Hey r/edmproduction, I wanted to share this email I wrote (I help run EDMProd) here because I thought some of you might find it helpful and inspire you to find some producers to surround yourself with. Enjoy!

I grew up in the city of Brisbane, here in Australia.

Nowadays I live in Melbourne – arguably the cultural capital of this country. We have a killer music scene, with heaps of genre-diversity and opportunities for people to make something for themselves.

These days, Brisbane also has a pretty thriving music scene of its own. I have a lot of friends who are still involved there. But it wasn’t always like this.

See, Brisbane isn’t massive. And growing up as a teenager, there weren’t many producers around.

While I’m very thankful I grew up in a great country, I also lived out in the far suburbs, where families lived and not many producers. Even if there were other budding, young producers out there, they were in a similar situation to me – wondering where all the others are out there.

It wasn’t uncommon to find another person at school who played the piano, sung well, or was a great drummer. But a music producer? No chance.

Back then I didn’t know this, but the lack of like-minded people that were pursuing music production in my life put me at a disadvantage.

This made learning music production from the age of 12 onwards quite a chore.

In 2009, even YouTube wasn’t anything like it is now. You have a handful of shitty tutorials to navigate through, manuals (you bet I never read them so young), and your own intuition (which was often very wrong).

Of course, this changed as I grew up, but even tutorials didn’t cut it when they started to pop up. I still thought pirating (do not condone this) a bunch of plugins I had no idea how to use was the only way to get better. I was wrong.

In fact, it wasn’t until late 2012 where I started to find other producers online through a website called plug.dj. Even then, these were people predominantly on the other side of the world.

Despite that, for the first time, I had people who: – I could bounce ideas off – showed their processes – shared helpful resources

…which was completely new to me.

Consequently, 2013 was the first year I actually put out music. It still sucked, but it was out there.

I was very proud and went on to make 9 other tunes that year (most of them still garbage).

And it all changed because of one thing – I had people around me.

Fast-forward to 2021, and I’ve had the incredible opportunity of meeting 100’s of producers in the last 9-10 years.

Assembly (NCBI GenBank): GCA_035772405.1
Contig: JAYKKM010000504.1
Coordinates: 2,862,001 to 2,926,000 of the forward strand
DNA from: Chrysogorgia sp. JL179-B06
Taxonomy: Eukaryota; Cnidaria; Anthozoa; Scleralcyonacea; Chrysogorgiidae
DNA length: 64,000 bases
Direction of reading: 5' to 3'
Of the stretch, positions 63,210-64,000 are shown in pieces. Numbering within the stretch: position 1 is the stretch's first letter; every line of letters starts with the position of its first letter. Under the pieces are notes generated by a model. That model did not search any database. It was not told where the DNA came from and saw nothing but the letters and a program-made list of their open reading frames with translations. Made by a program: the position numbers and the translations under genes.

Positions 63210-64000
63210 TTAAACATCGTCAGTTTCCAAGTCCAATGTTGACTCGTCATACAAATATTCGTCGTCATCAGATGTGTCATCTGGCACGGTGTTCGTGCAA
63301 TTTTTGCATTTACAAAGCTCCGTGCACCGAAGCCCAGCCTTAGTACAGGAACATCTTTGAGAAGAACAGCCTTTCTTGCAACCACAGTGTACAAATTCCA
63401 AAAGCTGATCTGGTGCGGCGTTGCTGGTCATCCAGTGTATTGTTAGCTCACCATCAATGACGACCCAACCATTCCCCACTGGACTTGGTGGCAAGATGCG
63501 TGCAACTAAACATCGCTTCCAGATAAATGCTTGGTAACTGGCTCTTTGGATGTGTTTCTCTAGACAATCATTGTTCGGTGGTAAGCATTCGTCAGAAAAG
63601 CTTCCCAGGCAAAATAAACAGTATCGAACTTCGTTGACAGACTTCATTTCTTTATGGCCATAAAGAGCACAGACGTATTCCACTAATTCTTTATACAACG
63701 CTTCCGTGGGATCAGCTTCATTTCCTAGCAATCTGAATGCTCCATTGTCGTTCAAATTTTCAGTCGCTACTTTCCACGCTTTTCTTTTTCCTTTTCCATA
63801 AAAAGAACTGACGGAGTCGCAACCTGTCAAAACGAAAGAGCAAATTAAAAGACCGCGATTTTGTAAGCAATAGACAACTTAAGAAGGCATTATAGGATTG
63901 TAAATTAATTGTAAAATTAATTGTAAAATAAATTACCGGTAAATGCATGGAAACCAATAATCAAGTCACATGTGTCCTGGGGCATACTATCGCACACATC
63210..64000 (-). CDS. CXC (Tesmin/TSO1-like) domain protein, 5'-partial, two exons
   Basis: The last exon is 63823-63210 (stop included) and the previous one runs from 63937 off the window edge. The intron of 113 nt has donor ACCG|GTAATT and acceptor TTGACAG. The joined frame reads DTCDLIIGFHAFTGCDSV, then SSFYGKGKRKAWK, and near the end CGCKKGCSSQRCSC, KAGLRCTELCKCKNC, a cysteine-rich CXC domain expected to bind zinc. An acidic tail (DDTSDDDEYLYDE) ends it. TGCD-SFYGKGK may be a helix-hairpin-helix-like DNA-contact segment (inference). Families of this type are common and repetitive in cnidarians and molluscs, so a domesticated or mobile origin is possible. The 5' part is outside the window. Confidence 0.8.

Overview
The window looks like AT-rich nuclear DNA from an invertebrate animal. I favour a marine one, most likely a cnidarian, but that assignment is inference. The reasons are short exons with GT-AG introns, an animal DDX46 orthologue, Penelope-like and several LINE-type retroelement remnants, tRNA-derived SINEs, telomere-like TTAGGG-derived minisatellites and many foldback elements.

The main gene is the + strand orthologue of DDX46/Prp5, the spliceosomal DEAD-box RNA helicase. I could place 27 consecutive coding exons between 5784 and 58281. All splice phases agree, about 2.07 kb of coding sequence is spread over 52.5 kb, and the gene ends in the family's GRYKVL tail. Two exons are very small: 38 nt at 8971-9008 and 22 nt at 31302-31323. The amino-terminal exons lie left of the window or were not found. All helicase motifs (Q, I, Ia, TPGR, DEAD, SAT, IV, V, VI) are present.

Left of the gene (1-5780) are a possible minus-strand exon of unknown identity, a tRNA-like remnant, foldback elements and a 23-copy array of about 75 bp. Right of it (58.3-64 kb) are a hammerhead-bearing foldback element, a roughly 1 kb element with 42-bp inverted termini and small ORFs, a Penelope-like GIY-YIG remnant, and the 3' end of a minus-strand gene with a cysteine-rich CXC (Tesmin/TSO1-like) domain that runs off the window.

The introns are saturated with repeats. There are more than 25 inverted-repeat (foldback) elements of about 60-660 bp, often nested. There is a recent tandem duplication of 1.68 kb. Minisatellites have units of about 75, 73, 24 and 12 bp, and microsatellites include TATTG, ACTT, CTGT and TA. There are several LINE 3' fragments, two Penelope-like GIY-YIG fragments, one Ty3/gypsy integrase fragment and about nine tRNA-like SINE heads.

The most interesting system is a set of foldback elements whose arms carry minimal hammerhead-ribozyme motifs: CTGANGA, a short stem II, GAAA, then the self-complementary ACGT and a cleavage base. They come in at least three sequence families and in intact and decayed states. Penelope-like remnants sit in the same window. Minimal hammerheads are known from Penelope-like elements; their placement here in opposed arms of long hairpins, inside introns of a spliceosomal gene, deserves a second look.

I’ve been a part of many producer crews both in Brisbane and Melbourne, and online. I’ve also had the opportunity to grow myself as well as help others grow.

As a result, I cannot honestly say I would be where I am today, writing this.

In fact, let me just list out the ways that having a crew of producers has helped: – guaranteed social shares, reposts, plays – bouncing production techniques off each other – sharing cool resources I wouldn’t have otherwise discovered – breaking down completed songs in detail – exposure to wider networks and opportunities (six degrees of separation is real, and it’s often less in the music industry) – people to encourage me when I’m unmotivated

And I could keep going on.

What I’m trying to say here is this:

You need to go out and find your producer crew.

Put yourself in situations where you’re likely to meet people, preferably in-person but if that’s not possible where you live, online.

Here are a few ideas: – Politely message a producer you look up to – who knows what could happen? – Go to a club night (COVID-pending) and rock up early when it’s quiet (so you can talk and meet people). – Participate in communities – Discord, Reddit, Facebook Groups, group chats etc. (we have a great Facebook group here). – Post in feedback communities – people can discover you. – Go to producer meetups in your city or virtual ones. If there isn’t one, start one.

Whatever you choose, do it well and commit to it. This is how you’ll find like-minded people with who you can grow.

Because the alternative is fumbling your way through on your own, adding unnecessary years of slow growth to your production journey. Take it from someone who’s experienced it.

A note: it helps to be realistic with your skill level. If you’re a new producer, unless you have elite networking skills, don’t expect to link up with Skrillex. Try someone closer to where you’re at.

TL;DR – find producers, build a crew, and grow together.

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